In recent years, the California Legislature has limited the use of non-disparagement and confidentiality provisions in severance agreements. For example, non-disparagement provisions in California must now include a disclaimer clarifying that employees are still permitted to discuss allegedly unlawful conduct they experienced in the workplace and confidentiality provisions are prohibited in cases where an employee alleges discrimination or harassment based on sex.
While the California legislature has stopped short of declaring an all-out ban of non-disparagement and confidentiality provisions, the National Labor Relations Board’s (NLRB) recent decision in McLaren Macomb, 372 NLRB No. 58 (Feb. 21, 2023), erects yet another barrier to employer’s use of non-disparagement and confidentiality provisions. In McLaren, the Board held that employers violate the National Labor Relations Act (the “Act”) when they include provisions within a severance agreement that (1) prevent employees from making statements that could disparage the employer, and (2) disclose the terms of the agreement. This decision is subject to appeal, so the NLRB’s decision is likely not the last word on this issue.
The NLRB’s Decision
In McLaren, a hospital employer laid off a number of employees for COVID-related reasons. The severance agreements the hospital presented to the laid off employees prohibited them from disparaging the hospital and discussing the terms of the agreement. One laid off employee challenged the enforceability of those provisions before the NLRB.
The NLRB found that the non-disparagement and confidentiality provisions violated Section 7 of the Act and were not enforceable. In addition, it held that the mere “proffer of a severance agreement” containing such provisions – regardless of whether the employee accepts the agreement – is an independent unfair labor practice in violation of Section 7 of the Act. Accordingly, an employee could file a unfair labor practices charge against an employer if the employer simply offered a severance agreement to an employee that contained a non-disparagement or confidentiality provision.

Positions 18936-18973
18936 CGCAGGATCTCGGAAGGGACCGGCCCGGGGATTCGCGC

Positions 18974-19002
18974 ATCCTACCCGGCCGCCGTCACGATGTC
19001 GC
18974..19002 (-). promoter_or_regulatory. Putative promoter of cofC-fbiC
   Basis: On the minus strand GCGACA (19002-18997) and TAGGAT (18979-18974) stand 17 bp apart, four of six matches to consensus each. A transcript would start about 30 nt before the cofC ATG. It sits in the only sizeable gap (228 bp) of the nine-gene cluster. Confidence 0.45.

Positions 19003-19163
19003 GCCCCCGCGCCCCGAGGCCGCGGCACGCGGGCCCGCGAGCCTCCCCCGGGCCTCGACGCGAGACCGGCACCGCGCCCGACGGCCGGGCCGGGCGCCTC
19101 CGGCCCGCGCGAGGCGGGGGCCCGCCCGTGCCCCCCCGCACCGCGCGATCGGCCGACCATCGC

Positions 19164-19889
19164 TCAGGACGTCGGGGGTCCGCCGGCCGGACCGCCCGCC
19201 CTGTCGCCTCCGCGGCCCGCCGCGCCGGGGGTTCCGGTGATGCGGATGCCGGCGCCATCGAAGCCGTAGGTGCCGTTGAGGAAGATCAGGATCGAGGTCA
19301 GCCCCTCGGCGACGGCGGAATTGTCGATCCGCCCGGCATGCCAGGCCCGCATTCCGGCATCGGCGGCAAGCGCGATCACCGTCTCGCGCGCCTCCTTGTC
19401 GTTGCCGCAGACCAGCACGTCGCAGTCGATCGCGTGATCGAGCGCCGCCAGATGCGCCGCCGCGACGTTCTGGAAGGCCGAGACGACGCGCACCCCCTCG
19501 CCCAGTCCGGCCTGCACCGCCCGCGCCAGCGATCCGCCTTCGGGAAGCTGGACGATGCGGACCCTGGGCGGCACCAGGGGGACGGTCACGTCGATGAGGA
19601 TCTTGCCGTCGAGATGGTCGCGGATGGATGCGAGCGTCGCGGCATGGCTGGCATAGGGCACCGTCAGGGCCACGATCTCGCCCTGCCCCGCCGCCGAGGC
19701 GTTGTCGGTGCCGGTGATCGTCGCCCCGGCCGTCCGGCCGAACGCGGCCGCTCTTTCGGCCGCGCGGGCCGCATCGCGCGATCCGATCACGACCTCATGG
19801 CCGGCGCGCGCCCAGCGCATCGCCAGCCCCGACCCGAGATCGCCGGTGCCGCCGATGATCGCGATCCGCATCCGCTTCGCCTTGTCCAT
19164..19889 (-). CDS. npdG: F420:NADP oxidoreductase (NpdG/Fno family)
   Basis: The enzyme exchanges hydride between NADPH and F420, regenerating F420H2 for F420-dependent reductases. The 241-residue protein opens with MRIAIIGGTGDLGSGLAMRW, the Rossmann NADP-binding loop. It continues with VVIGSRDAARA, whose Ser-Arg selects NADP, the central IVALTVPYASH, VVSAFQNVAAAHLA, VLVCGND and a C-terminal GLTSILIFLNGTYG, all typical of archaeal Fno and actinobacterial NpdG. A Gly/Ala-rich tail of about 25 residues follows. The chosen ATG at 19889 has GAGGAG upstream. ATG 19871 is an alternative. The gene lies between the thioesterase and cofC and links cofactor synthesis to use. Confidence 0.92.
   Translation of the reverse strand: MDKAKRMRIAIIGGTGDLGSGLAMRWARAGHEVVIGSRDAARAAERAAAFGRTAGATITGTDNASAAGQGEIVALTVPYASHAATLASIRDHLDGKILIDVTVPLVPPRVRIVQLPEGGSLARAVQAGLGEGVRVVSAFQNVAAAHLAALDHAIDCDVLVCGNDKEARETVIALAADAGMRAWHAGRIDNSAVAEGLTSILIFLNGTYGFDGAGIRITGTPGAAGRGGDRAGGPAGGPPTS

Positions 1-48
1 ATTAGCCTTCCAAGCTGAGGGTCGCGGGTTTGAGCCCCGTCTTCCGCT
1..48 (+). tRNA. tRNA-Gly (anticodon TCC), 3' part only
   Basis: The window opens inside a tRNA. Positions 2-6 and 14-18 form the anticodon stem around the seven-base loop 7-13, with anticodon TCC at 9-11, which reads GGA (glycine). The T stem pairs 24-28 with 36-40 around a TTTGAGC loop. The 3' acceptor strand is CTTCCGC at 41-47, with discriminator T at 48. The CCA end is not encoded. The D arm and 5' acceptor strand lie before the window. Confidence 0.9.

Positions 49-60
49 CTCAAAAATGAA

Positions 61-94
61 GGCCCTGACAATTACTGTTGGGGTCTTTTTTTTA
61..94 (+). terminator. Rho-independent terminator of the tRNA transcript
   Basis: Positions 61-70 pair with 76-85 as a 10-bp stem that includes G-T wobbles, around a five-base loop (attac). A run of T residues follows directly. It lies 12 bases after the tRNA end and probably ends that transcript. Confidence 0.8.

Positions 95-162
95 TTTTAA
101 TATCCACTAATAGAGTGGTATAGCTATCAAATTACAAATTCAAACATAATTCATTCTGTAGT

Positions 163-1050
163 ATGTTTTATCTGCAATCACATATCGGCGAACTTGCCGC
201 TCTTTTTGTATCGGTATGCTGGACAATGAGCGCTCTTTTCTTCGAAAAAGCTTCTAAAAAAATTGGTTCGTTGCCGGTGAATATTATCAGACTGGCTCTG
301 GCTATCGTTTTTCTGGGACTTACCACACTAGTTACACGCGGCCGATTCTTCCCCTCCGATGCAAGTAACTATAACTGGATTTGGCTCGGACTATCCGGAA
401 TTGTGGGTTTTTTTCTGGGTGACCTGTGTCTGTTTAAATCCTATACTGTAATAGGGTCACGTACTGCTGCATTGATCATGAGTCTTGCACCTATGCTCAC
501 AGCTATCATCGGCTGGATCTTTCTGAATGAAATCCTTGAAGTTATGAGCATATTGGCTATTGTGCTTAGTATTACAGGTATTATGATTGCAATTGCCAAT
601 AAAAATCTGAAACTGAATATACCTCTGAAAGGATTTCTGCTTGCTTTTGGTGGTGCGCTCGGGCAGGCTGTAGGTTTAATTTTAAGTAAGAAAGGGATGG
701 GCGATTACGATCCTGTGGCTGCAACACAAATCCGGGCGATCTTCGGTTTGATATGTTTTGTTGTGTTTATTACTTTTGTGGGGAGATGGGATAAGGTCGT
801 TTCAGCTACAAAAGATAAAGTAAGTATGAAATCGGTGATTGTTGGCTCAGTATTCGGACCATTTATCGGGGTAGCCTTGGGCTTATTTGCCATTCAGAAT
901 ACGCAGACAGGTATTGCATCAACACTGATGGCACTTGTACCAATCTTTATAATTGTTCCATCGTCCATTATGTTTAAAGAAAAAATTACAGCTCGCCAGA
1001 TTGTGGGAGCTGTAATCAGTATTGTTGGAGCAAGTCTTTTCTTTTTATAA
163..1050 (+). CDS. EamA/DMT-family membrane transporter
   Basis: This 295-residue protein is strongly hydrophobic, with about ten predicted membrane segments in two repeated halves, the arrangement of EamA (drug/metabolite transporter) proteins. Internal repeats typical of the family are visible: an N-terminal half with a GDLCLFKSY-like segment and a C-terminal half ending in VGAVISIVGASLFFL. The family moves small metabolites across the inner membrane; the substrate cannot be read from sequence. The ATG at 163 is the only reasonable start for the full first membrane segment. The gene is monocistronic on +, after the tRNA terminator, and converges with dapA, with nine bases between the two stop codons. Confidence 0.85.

The remedy for this violation is that the unlawful provisions would not be enforced. Notably, the decision would apply to severance agreements offered to most private sector employees regardless of whether they work in a unionized workforce, although it would have no effect on managers, most supervisors, and some agricultural workers.
What Employers Should Do Next
The Board’s decision in McLaren is not all bad news. Much of the Board’s concern with the non-disparagement and confidentiality provisions at issue in McLaren focused on their breadth, with the Board concluding that the provisions placed too broad of a restriction on protected conduct under the Act. This leaves room for careful and creative drafting of provisions that are sensitive to the Board’s concerns. For example, with respect to the non-disparagement provision, the Board took issue with the scope, the lack of any temporal component, and the failure to define “disparagement.” As such, a non-disparagement term could be drafted in a manner that addresses these concerns. It is possible, for example, that the NLRB would reach a different result if “disparagement” was defined as defamatory, slanderous, or otherwise unlawful statements.
Also, it bears noting that this decision is subject to review by a federal Court of Appeals and potentially the U.S. Supreme Court. It would not be at all surprising if this decision was reversed at some stage of the appellate process.
Ultimately, how an employer decides to proceed following McLaren will require an assessment of a number of factors, including the employer’s goals, the facts surrounding the employer’s offer of the severance agreement, and an employer’s risk tolerance. Although somewhat extreme, an employer could opt to remove non-disparagement and confidentiality provisions in their agreements altogether in light of the California’s Legislature’s and the NLRB’s gutting of their relevant strength.
What is clear is that there are no “cookie cutter” answers to how employers should proceed in the wake of McLaren. If you’re considering offering a severance agreement with non-disparagement and confidentiality provisions, we strongly recommend that you carefully consider the reasons why you want them and determine the most optimal way to do so given the legal uncertainty that this decision presents.
For more information, contact Michelle Freeman, firstname.lastname@example.org, (415)-835-9003 or Dan Handman, email@example.com, (310)-255-0705.